• Lack of documentation, where code is created without the necessary supporting documentation. The work to create the supporting documentation represents a debt that must be paid.

    Drupal changes often and the documentation cannot keep up. Attempts to document modules are meet with a wall of complexity disguised as flexibility.

  • Lack of collaboration, where knowledge isn't shared around the organization and business efficiency suffers.

    The greater Drupal community has not known how Drupal works since version 5.5. Moving forward to versions 6 and 7 there are so few that know that they can be counted using the fingers of one hand. It's safe to say that Drupal 8 is worse and its only partial use of the Symfony 2 PHP Framework is making wanting to know less attractive.

  • Parallel Development at the same time on two or more branches can cause the build up of technical debt because of the work that will eventually be required to merge the changes into a single source base. The more changes that are done in isolation, the more debt that is piled up.

    This is a very hidden bit of information because end-users are tricked into thinking that they only maintain a single branch. The truth is since the combination of add on modules, configuration options (rules, views, features, content types .. etc) and dependencies are unique to each website or project they are parallel branches of the core system and have to be maintained as such. Not to mention that all Drupal only shops are using more than one version of Drupal.

  • Delayed Refactoring. As the requirements for a project evolve, it may become clear that parts of the code have gotten unwieldy and must be refactored in order to support future requirements. The longer that refactoring is delayed, and the more code is written to use the current form, the more debt that piles up that must be paid at the time the refactoring is finally done.

    Drupal based businesses rarely update modules on their own sites and almost never on a clients. This is because a security update or version updating of modules could lead to a catastrophic failure of the system. Again because the usage in each case is so unique and there are no tests, knowing whether or not an update will decrease or increase technical debt is a coin toss at best.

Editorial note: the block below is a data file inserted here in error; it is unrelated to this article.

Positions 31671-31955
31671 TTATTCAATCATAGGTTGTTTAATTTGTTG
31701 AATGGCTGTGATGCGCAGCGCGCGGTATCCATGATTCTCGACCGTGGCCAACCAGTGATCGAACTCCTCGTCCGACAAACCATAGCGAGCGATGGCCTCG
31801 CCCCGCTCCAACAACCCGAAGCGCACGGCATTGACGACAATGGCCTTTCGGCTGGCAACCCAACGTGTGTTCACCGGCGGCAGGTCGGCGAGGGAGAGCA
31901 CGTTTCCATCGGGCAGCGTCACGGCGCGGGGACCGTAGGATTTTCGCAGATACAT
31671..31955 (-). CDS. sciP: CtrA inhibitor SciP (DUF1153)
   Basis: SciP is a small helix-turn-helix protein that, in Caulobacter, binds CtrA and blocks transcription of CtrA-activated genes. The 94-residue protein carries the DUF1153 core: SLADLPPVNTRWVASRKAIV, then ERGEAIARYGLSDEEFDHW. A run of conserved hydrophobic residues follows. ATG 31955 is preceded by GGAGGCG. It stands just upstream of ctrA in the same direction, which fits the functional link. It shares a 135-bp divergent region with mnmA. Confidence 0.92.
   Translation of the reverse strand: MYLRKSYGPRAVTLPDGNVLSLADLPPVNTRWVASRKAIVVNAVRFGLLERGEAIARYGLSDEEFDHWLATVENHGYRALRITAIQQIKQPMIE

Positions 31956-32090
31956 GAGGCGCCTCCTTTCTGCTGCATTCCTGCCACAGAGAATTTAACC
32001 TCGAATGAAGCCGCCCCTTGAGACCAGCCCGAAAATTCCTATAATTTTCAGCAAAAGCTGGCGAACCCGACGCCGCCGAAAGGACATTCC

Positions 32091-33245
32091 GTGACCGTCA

The most commonly talked about and unpaid types of technical debt that are unique to Drupal usage are:

  • black box technology 
  • alpha beta releases
  • deployment
  •  upgrading
  • performance bottlenecks 
  • abstraction of complexity
  • dependencies
  • diminishing returns when adding in more modules

Not all technical debt is bad and some of it is obvious and acceptable in some cases. If Drupal is used as tool for creating websites a large amount of technical debt will not have to be paid. If it is used as a Rapid Application Development (RAD) package then there will be more bad debt than good. Content Management systems have more built-in technical debt than true frameworks. Good frameworks can be used as loosely coupled libraries and are designed to carry as little debt as possible.  In a later article I will explain this more and how to take control of and reduce Drupal technical debt. But first I will provide some other critical information that you should know if are using Drupal or plan to use it in the future. Technical debt cannot be planned away or ignored away. When development starts it that is the time to control and pay the technical debt.

"We need a large community..." 

The above is a typical phrase used by those that are making the decision to use a CMS or other open source software. They tend to think that by using open source software with a large and vibrant community that the communities contributions will pay their technical debt for them. They are disappointed later when they find that this does not happen quickly enough or doesn't happen at all.  Not surprising since there is a large percentage of Drupal users that do not contribute anything to the community that would help reduce technical debt, either for themselves or anyone else. Many web development shops and Start-ups try to purchase their way out of debt by hiring "experts" and "senior" developers. You cannot buy your way out of technical debt and it cannot be fully eliminated so don't try. Doing so only increases the debt.